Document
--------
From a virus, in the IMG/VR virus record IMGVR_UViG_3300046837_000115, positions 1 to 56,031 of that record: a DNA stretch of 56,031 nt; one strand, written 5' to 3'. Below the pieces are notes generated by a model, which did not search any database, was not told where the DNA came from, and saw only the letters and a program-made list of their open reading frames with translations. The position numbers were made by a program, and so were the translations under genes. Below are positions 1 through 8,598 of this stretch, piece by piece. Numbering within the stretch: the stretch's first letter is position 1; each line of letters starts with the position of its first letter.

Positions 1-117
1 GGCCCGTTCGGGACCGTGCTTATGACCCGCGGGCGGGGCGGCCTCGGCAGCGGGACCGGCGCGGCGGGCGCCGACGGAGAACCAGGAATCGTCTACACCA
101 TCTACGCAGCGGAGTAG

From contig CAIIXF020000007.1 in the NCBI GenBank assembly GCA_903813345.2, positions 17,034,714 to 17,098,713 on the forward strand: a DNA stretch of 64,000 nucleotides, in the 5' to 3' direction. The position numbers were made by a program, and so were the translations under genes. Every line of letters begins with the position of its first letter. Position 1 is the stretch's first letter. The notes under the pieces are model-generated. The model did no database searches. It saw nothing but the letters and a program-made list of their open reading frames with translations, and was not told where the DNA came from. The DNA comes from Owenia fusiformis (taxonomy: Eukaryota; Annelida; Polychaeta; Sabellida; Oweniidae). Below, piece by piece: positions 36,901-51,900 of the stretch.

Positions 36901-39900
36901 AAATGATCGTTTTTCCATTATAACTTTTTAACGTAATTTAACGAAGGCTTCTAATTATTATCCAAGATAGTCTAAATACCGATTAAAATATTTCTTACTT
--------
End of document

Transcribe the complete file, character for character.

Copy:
From a virus, in the IMG/VR virus record IMGVR_UViG_3300046837_000115, positions 1 to 56,031 of that record: a DNA stretch of 56,031 nt; one strand, written 5' to 3'. Below the pieces are notes generated by a model, which did not search any database, was not told where the DNA came from, and saw only the letters and a program-made list of their open reading frames with translations. The position numbers were made by a program, and so were the translations under genes. Below are positions 1 through 8,598 of this stretch, piece by piece. Numbering within the stretch: the stretch's first letter is position 1; each line of letters starts with the position of its first letter.

Positions 1-117
1 GGCCCGTTCGGGACCGTGCTTATGACCCGCGGGCGGGGCGGCCTCGGCAGCGGGACCGGCGCGGCGGGCGCCGACGGAGAACCAGGAATCGTCTACACCA
101 TCTACGCAGCGGAGTAG

From contig CAIIXF020000007.1 in the NCBI GenBank assembly GCA_903813345.2, positions 17,034,714 to 17,098,713 on the forward strand: a DNA stretch of 64,000 nucleotides, in the 5' to 3' direction. The position numbers were made by a program, and so were the translations under genes. Every line of letters begins with the position of its first letter. Position 1 is the stretch's first letter. The notes under the pieces are model-generated. The model did no database searches. It saw nothing but the letters and a program-made list of their open reading frames with translations, and was not told where the DNA came from. The DNA comes from Owenia fusiformis (taxonomy: Eukaryota; Annelida; Polychaeta; Sabellida; Oweniidae). Below, piece by piece: positions 36,901-51,900 of the stretch.

Positions 36901-39900
36901 AAATGATCGTTTTTCCATTATAACTTTTTAACGTAATTTAACGAAGGCTTCTAATTATTATCCAAGATAGTCTAAATACCGATTAAAATATTTCTTACTT